As modeling efforts expand to a broader spectrum of areas the amount of computer time required to exercise the corresponding computer codes has become quite costly (several hours for a single run is not uncommon). This costly process can be directly tied to the complexity of the modeling and to the large number of input variables (often numbering in the hundreds). Further, the complexity of the modeling (usually involving systems of differential equations) makes the relationships among the input variables not mathematically tractable. In this setting it is desired to perform sensitivity studies of the input-output relationships. Hence, a judicious selection procedure for the choice of values of input variables is required. Latin hypercube sampling has been shown to work well on this type of problem. However, a variety of situations require that decisions and judgments be made in the face of uncertainty. The source of this uncertainty may be lack of knowledge about probability distributions associated with input variables, or about different hypothesized future conditions, or may be present as a result of different strategies associated with a decision making process. In this paper a generalization of Latin hypercube sampling is given that allows these areas to be investigated without making additional computer runs. In particular it is shown how weights associated with Latin hypercube input vectors may he changed to reflect different probability distribution assumptions on key input variables and yet provide an unbiased estimate of the cumulative distribution function of the output variable. This allows for different distribution assumptions on input variables to be studied without additional computer runs and without fitting a response surface. In addition these same weights can be used in a modified nonparametric Friedman test to compare treatments. Sample size requirements needed to apply the results of the work are also considered. The procedures presented in this paper are illustrated using a model associated with the risk assessment of geologic disposal of radioactive waste.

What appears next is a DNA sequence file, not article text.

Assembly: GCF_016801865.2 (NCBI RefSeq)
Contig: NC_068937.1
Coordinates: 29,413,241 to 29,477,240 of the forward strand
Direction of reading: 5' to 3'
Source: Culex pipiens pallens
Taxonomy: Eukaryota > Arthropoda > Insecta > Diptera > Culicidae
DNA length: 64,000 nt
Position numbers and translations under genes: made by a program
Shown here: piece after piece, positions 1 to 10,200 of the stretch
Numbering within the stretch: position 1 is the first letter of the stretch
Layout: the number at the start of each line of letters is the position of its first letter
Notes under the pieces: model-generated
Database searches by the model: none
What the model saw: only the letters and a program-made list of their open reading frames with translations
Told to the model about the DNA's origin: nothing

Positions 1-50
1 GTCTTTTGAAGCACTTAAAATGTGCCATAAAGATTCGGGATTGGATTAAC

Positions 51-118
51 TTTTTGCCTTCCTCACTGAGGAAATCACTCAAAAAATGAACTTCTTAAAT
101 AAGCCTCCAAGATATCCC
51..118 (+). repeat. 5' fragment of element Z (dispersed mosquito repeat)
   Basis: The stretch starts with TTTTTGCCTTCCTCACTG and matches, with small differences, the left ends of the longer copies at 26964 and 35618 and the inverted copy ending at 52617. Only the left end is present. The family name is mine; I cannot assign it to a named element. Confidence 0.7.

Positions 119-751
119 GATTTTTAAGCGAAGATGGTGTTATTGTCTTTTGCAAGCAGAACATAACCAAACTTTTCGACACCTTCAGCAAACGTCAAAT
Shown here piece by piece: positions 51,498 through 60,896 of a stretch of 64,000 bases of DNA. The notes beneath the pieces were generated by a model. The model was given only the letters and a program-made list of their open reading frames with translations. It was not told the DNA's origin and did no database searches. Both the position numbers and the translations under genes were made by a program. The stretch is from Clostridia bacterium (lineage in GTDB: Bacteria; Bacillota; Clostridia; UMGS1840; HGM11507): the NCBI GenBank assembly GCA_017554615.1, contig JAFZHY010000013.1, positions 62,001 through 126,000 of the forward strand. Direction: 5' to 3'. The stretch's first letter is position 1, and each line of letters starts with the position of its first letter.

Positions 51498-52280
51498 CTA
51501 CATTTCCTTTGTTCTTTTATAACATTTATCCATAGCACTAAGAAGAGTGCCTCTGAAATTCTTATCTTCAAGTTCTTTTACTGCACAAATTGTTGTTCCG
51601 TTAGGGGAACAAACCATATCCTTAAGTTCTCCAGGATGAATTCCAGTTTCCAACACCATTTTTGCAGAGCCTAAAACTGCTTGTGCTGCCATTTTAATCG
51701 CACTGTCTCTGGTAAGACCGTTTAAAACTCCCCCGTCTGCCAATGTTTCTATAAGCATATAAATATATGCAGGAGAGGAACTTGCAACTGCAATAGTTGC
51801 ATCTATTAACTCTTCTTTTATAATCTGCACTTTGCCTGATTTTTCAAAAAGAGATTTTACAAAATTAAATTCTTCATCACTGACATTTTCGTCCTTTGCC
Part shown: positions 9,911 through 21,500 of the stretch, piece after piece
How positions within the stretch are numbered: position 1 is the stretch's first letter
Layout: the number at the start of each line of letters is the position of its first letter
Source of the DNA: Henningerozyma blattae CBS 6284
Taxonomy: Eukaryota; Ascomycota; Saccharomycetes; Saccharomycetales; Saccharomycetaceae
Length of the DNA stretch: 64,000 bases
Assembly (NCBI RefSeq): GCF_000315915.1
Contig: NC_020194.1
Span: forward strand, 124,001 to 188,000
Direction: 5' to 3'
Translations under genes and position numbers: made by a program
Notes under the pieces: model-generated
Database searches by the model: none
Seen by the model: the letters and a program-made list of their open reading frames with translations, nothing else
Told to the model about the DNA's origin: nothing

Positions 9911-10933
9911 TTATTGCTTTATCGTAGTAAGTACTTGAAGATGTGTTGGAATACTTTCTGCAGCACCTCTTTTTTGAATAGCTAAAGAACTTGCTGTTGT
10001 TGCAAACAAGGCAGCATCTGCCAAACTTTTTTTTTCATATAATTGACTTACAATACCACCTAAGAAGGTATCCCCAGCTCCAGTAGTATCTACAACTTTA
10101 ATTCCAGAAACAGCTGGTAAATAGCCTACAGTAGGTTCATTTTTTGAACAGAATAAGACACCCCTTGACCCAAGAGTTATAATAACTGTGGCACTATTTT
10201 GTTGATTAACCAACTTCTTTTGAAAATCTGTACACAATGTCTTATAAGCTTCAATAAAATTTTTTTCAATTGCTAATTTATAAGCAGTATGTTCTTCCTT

- Friedman test
- Latin hypercube sampling
- estimation risk with uncertainty
- multiple comparisons
- radioactive waste depository
- risk assessment
- sensitivity analysis of computer models